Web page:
US thinktank Pew Research Centre has produced an in-depth study of the way teens – who it defines as being aged 13 to 17 – interact with digital technology and the impact it has on their friendships.

While some of the findings are predictable – such as high levels of social media, messaging and smartphone use – other findings help shed light on the types of challenges faced by a digitally-native generation.

Here are four of the more surprising trends the researchers identified:

1. Password sharing

One very interesting statistic in the Pew Research Centre study is that one in five teens have shared a password with a friend. The more social media services a teen uses, the more likely they are to share passwords – one in three teens that use more than five services engage in password sharing.

“Sharing passwords is often about showing trust in peers or partners,” the researchers said.

“A high school girl in one of our focus groups described a social media game that highlights this: “I know they have this game on Instagram where you'd be like, ‘do you trust me? Give me your password and I'll post a picture and then log back off.’”

Some teens said close friends could even just guess what passwords might be, according to the report.

“They know your email and they know your question would be ‘what's your favourite city?’ They know those questions because they know you,” one boy said. “They can easily get into your account.”

2. Too much information

Over 80 percent of the teens surveyed by Pew say social media “makes them more connected to information about what is happening in their friends’ lives.”

This is not particularly surprising – but what is is that 88 percent of teens think they are “sometimes too connected to their friends’ lives” and that “people share too much information about themselves on social media".

In other words, a higher percentage of teens find social media overly revealing than they do useful.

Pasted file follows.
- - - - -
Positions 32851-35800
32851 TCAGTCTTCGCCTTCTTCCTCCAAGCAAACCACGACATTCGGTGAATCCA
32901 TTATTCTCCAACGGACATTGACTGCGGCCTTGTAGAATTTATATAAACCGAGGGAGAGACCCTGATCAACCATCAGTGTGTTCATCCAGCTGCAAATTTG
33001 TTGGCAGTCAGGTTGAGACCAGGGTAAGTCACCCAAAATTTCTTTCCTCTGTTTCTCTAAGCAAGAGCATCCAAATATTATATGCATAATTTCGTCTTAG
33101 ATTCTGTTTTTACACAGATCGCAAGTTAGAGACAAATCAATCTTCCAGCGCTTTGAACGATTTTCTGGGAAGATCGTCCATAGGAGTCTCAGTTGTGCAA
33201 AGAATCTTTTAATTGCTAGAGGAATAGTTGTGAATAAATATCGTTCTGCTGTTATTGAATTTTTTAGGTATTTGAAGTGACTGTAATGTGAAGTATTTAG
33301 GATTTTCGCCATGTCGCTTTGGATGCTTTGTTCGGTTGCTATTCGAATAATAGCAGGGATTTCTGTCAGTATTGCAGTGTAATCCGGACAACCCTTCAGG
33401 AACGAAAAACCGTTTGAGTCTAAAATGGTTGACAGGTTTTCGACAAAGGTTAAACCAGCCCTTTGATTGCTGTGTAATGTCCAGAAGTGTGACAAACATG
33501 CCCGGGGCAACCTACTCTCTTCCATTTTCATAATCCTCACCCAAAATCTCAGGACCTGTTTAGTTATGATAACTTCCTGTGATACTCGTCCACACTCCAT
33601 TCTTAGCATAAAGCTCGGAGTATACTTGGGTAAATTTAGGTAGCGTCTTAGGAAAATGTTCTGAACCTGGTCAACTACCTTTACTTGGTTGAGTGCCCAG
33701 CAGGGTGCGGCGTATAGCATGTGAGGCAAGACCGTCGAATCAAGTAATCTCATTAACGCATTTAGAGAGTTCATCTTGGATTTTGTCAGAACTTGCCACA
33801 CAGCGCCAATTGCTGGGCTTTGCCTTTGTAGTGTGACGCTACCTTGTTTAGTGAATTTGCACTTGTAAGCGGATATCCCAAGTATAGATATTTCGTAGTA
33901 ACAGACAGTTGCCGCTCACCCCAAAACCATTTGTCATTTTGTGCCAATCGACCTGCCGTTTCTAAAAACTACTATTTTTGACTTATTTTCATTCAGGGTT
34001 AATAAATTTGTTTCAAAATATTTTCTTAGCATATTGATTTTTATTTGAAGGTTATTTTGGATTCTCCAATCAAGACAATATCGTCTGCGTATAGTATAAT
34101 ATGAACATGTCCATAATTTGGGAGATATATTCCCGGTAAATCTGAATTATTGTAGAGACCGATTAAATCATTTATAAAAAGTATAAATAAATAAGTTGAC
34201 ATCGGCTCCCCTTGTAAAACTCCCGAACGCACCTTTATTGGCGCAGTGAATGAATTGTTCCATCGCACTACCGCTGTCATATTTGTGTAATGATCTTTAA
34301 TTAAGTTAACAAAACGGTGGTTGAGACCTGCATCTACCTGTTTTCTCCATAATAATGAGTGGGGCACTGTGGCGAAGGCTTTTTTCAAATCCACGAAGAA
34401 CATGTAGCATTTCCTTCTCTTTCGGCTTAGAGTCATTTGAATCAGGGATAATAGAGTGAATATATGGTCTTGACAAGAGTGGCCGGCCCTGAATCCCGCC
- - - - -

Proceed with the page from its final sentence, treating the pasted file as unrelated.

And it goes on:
3. Haunted by online ghosts

Forget concerns with employers dredging up past social media histories in their vetting processes – teens are already doing that to each other.

Pew Research Centre found 68 percent of teens had “witnessed people stirring up drama” on social media, with one of the key ways being “digging through people’s online profiles and resurfacing social media postings".

“Sometimes it's just old drama that just comes back up. And some people might scroll down there. Like look at their past and be like, six months ago ... oh yeah. Don't you remember that day when you had this such and such?” one high school girl told the researchers.

“And then the other person that was involved would be like, oh yeah, so you had so much to say. …So now it's a fight because [of] something that happened six months ago.”

4. Gaming helps boys connect

That teens play video games in large numbers isn’t surprising, but the impact gaming has on connections with friends is interesting.

Pew Research found 38 percent of all teen boys “share their gaming handle as one of the first three pieces of information exchanged with someone they would like to be friends with”, compared to 7 percent of girls.

Boys are also far more likely than girls to feel connected to other networked gamers – both those they know and those they don’t know.